In this report, we describe the establishment and characterization of USC-HN2, a novel cell line derived from a patient with recurrent, invasive HPV− buccal SCC with a past medical history significant for a 50-pack-year history of tobacco smoking and no pre-operative chemotherapy or radiation therapy. USC-HN2 cultured cells and heterotransplanted tumors closely resembled the original tumor biopsy specimen with respect to morphology, HNSCC-associated markers (keratin, E-cadherin, FABP5), HPV infection, and cytogenetic abnormalities. One difference noted was the outgrowth of a highly proliferative, EGFR+ subclone from a largely EGFR− original tumor during establishment of the cell line. Overall, USC-HN2 showed similar morphology, growth rate, phenotype, and tumor suppressor and oncogene expression to the previously established HNSCC cell line SCCL-MT1.
Immune evasion and suppression are two mechanisms by which tumors escape immune destruction and evidence exists for the employment of both by HNSCC tumors10,11
. The results of this study revealed USC-HN2 and SCCL-MT1 to be highly immunogenic tumor models with strong immune suppression capacity. Additionally, the USC-HN2 cultured cells and heterotransplants, as well as the SCCL-MT1 cells, showed strong positivity for the cancer stem cell marker CD44v6. Cancer stem cell populations within tumors are reported to have greater expression of immunogenic tumor-associated antigens27,28
, a hypothesis that was supported here by microarray data demonstrating significant up-regulation of antigen-presentation-related genes in USC-HN2 and SCCL-MT1. In order for immunogenic tumor cells to persist in the face of infiltrating host immune cells, they must adapt to acquire immunosuppressive capabilities, such as the release of immune-inhibitory factors or the recruitment of immune suppressor cells11
. In this study we demonstrate that both USC-HN2 and SCCL-MT1 have strong immunosuppressive capabilities, including elevated expression of inflammatory and Th2 cytokines IL-1β, IL-6, IL-8, GM-CSF, and VEGF. Previously, we have identified IL-1β, IL-6, and GM-CSF as key factors for the induction of myeloid-derived suppressor cells, a population of innate immune suppressor cells that mediate direct suppression of effector T cells and expand regulatory T cell populations22
. Indeed, co-culture of USC-HN2 and SCCL-MT1 with normal healthy donor PBMC generated functionally suppressive MDSC and Treg in vitro.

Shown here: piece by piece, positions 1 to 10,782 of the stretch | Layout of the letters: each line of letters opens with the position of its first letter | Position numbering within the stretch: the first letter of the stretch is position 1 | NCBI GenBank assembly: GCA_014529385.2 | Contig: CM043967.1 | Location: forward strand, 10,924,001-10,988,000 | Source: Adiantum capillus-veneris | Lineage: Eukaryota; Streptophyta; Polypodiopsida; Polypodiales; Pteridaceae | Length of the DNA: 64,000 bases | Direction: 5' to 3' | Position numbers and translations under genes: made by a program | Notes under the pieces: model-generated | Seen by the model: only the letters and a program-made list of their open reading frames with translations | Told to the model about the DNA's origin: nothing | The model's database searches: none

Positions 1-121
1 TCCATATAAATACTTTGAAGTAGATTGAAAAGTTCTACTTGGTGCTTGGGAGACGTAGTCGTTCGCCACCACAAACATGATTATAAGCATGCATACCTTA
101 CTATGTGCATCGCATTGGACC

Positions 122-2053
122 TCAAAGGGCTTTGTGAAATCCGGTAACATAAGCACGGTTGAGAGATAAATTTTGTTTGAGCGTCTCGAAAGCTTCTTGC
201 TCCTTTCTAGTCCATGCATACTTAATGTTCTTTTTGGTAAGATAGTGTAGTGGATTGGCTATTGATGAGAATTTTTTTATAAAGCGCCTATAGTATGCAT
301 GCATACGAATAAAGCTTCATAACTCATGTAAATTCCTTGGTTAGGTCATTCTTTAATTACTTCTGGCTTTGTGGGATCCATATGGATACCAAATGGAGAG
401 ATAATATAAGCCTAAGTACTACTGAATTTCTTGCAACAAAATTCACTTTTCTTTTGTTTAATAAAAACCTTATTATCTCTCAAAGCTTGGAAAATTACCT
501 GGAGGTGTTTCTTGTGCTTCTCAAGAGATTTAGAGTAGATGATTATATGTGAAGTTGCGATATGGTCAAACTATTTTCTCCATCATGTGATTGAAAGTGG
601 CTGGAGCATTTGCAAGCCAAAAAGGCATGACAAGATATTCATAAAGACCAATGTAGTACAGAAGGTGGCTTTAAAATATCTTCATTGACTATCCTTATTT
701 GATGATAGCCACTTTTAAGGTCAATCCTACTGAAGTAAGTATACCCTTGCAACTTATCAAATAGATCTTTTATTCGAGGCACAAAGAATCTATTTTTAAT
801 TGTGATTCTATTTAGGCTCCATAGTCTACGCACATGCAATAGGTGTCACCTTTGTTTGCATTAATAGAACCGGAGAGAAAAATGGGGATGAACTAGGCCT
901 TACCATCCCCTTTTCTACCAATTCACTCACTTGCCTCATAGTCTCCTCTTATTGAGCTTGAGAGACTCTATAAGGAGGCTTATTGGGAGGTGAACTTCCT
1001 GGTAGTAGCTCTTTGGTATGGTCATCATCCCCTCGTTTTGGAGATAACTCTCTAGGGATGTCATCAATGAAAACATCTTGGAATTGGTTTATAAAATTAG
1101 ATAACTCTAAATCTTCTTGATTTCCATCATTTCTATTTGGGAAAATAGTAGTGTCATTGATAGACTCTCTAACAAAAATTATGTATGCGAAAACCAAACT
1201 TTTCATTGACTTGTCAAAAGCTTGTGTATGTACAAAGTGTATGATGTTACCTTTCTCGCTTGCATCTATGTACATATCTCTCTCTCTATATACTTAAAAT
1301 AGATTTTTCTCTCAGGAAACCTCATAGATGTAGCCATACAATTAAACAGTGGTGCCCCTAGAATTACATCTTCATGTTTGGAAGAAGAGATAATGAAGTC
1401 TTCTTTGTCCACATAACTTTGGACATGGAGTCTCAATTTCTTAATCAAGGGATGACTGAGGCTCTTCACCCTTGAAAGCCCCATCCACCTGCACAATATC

Of note, when compared to six other established HNSCC cell lines (SCC-4, FaDu, Cal27, SW2224, Sw451, RPMI 2650) USC-HN2 and SCCL-MT1 were found to be the most potent inducers of suppressive MDSC, a finding which correlated with their high expression of immune modulatory cytokines23
Immunotherapy seeks to overcome tumor-mediated immune dysfunction and activate a cell-mediated immune response against cancer cells. Such an approach holds great promise for reducing damage to collateral tissue by taking advantage of the inherent specificity of the human immune system. Systemic trafficking and monitoring by immune cells also provides for superior treatment of metastatic and inoperable lesions compared with external beam irradiation and surgical therapies. Perhaps most importantly, the generation of immunologic memory following a robust anti-tumor immune response prevents the recurrence of tumors. While immune stimulatory treatment strategies have shown success in a variety of solid tumors, immunotherapeutic approaches in HNSCC have proven difficult perhaps in part due to the profound immune suppression generated by these tumors11
. New pre-clinical models are needed with which to study the mechanisms of immune suppression in HNSCC and develop new targeted immunotherapies. USC-HN2 and SCCL-MT1 appear to model highly immunogenic cancers with robust cytokine production and strong induction of suppressor cell populations as compared with other available HNSCC cell lines. Based upon these results, USC-HN2 and SCCL-MT1 provide excellent models for the development of new suppressor cell-targeted therapies for these difficult to treat tumors.